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Believe it or not, the “dangers’ you’ve heard associated with a diet high in saturated fats (think red meats, butter and full-fat dairy) are actually false.
Changing your nutrition plan to include plenty of fats, even saturated fats from animal products or coconuts for example, is really the key to long-term health and weight management. And as you can probably guess, when one thing goes up (fats), something else must come down: carbohydrates and sugars.
But not all low-carb foods are created equal. The key to low-carb eating is to still include plenty of non-starchy vegetables–especially for their fiber and antioxidants. Also, choose fat and protein sources that do “double duty”. In other words, look for low-carb foods that also provide you with an array of important nutrients.
Don’t be scared away by high-fat foods like grass-fed meats, wild-caught fish, nuts and seeds, avocados or coconut. They provide essential fatty acids as well as vitamins, minerals, fiber and phytonutrients.
Here are the best foods to include when following a low-carb diet:
Non-starchy vegetables are relatively low in carbs and sugar, but high in fiber, vitamins, minerals and antioxidants. Basically anything that is green is going to be a good choice – especially if it’s“leafy”:
- Swiss chard
- Zucchini (use to replace noodles)
- Collard greens/mustard greens
- Dandelion greens
- Zucchini/summer squash
- Onions (adds flavor and slight sweetness to recipes)
- Tomatoes (always look for no-sugar-added sauces)
- Cauliflower (use to replace potatoes or rice)
- Mushrooms (great for boosting the immune system)
- Brussel sprouts
- Cabbage (sauerkraut is another good option which has probiotics)
- Asparagus (contains prebiotics which help the body utilize probiotics)
- Spaghetti squash (another good sub for noodles)
You don’t necessarily need to give up all fruit if you’re eating low carb, just make smart food swaps to avoid higher fructose content (like apples and bananas). Since fruit has a high-water content and provides antioxidants and important nutrients, one to two pieces a day of fruit can fit into a low-carb plan, but the amount will really depend on your exact needs.
- All berries
- Avocado (technically a fruit)
- Lemons and limes
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Fish, Meats and Poultry
Quality is key when it comes to meat, fish, dairy and poultry. It’s worth the extra splurge on buying organic, pasture-raised, wild-caught and cage-free products since these will provide more nutrients and fewer contaminants. Nearly all animal products are high in protein and some fats and free, or almost free, of carbs. But the best kinds give you essential nutrients and enzymes as well.
- All wild-caught fish: salmon, cod, halibut, catfish, tuna, mahimahi, sea bass, branzino
- Canned fish including sardines, mackerel, anchovies (great sources of omega-3s)
- Grass-fed beef (sirloin, roast beef, steak)
- Organic meats (such as liver)
- Pasture-raised turkey (ground or breast, ideally organic)
- Pasture-raised chicken (any part, ideally organic)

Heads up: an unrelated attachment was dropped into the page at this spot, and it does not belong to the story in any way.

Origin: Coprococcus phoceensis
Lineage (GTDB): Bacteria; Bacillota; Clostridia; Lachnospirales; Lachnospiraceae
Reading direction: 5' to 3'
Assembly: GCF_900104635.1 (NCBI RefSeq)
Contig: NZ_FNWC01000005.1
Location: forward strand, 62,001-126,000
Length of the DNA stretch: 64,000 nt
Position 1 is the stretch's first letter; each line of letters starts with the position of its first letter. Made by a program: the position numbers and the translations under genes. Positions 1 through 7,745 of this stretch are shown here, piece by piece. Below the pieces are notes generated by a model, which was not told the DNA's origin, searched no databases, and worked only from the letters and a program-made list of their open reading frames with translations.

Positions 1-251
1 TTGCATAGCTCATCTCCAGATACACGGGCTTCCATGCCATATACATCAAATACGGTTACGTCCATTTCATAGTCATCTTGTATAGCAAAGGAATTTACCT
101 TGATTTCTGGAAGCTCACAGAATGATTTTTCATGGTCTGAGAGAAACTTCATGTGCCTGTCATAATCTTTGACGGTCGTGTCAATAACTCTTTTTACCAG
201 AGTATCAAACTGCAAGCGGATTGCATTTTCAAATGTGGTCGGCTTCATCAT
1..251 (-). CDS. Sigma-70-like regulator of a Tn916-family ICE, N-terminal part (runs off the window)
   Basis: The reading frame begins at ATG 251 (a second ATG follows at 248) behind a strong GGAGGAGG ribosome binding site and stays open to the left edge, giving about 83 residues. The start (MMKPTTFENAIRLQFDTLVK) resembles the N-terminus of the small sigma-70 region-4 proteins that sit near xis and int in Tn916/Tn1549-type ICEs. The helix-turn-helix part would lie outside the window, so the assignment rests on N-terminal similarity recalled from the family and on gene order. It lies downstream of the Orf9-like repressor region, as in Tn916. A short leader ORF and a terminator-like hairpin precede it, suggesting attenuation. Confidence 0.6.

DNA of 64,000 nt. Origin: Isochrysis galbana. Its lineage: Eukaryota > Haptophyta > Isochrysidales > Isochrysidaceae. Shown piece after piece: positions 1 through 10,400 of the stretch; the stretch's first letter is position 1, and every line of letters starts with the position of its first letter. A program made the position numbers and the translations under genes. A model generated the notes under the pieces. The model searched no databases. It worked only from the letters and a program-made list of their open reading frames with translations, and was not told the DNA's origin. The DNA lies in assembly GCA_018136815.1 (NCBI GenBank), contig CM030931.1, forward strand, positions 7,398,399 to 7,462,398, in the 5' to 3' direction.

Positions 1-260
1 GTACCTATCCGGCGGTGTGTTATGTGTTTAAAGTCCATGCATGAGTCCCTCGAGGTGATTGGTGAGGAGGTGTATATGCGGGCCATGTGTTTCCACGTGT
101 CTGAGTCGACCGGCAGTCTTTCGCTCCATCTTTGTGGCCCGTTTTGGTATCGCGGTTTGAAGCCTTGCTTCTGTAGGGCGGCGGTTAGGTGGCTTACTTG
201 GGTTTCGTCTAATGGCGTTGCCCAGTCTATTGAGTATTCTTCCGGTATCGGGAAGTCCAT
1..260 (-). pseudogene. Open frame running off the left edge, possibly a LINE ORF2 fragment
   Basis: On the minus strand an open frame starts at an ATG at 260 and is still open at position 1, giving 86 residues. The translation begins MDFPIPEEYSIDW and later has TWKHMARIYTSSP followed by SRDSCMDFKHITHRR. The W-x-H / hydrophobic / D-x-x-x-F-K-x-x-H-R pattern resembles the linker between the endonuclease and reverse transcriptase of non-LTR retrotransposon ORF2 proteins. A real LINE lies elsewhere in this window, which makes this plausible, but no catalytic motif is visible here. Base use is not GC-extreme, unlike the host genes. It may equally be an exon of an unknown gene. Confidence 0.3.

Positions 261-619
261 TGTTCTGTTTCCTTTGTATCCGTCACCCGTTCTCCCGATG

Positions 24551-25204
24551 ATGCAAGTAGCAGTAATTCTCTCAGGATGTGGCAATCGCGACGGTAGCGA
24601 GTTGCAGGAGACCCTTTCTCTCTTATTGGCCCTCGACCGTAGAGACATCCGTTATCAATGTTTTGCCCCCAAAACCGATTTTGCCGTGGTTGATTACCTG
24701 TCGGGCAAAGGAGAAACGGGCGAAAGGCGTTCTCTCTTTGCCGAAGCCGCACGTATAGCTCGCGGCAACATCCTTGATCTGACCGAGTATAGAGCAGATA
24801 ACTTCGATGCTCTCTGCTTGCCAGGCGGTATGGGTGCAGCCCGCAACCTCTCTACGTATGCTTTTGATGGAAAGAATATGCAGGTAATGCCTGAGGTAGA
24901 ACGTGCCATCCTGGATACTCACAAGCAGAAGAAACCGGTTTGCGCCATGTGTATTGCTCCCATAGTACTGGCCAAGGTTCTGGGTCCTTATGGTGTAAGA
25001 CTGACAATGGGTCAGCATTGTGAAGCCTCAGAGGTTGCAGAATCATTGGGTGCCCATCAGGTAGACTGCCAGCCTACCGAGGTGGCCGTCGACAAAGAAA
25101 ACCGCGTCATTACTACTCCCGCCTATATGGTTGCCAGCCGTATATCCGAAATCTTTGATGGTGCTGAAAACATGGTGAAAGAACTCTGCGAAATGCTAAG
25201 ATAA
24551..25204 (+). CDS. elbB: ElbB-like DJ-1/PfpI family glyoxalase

- Cornish game hen
- Uncured pork (including nitrate-free bacon, sausage, pork loin, pork chops, ideally organic)
Eggs and Dairy
- Grass-fed butter (ideally organic)
- Cage-free, pasture-raised eggs (ideally organic)
- Organic cottage cheese, ricotta or sour cream (full fat)
- Hard cheeses (gruyere, cheddar, blue, goat, parm, etc.)
- Organic goat milk or yogurt
- Organic plain unsweetened Greek yogurt (full fat is lowest in carbs)
Nuts and Seeds
Nuts and seeds are relatively high in calories because they’re mostly fat, but they have a lot of protein,stabilizing your blood sugar and fiber, which makes you feel full, longer. You can also use baking flours or butters made from nuts and seeds too.
- Chia, flax, hemp seeds provide alpha linolenic acid, which diverts to omega-3 fats in the body. They also have huge digestive benefits since they add bulk to your stool and can keep you “regular” when you’re eating lower carb. Hemp seeds are a good source of protein, with about 10 grams per serving. Look for no-sugar-added hemp protein powder, ground flax seeds and whole chia seeds.
- Almonds provide the most vitamin E of all nuts (one serving has over 100 percent of your daily requirement). They’re a good source of calcium, especially since you’ll likely be avoiding high levels of dairy, as well as magnesium.
- Walnuts are loaded with omega-3 fatty acids, which are good for the brain as well as the cardiovascular system. Omega-3’s help reduce inflammation, balance cholesterol levels and are good for hormonal health and mood stabilization.
- Pumpkin seeds
- Sunflower seeds
- Macadamia nuts
- Brazil nuts
- Sesame seeds
- Poppy seeds
Fats and Oils
The key to a sustainable low-carb plan is eating plenty of fats. However avoiding refined fats from vegetable oils, like corn or safflower oil, is an important distinction. Focus on quality fats from whole foods, like coconuts and olives. Cook with saturated fats whenever possible, but avoid cooking olive oil at high heats since it’s less stable.
- Saturated fats: coconut oil, tallow, lard, butter
- Olive oil (expeller pressed and extra virgin)
- Avocado oil
- Hemp seed oil
- Almond oil
- Flaxseed oil
- Macadamia oil
- Pumpkin seed oil
- Sesame oil
- Coco butter
- Palm fruit oil
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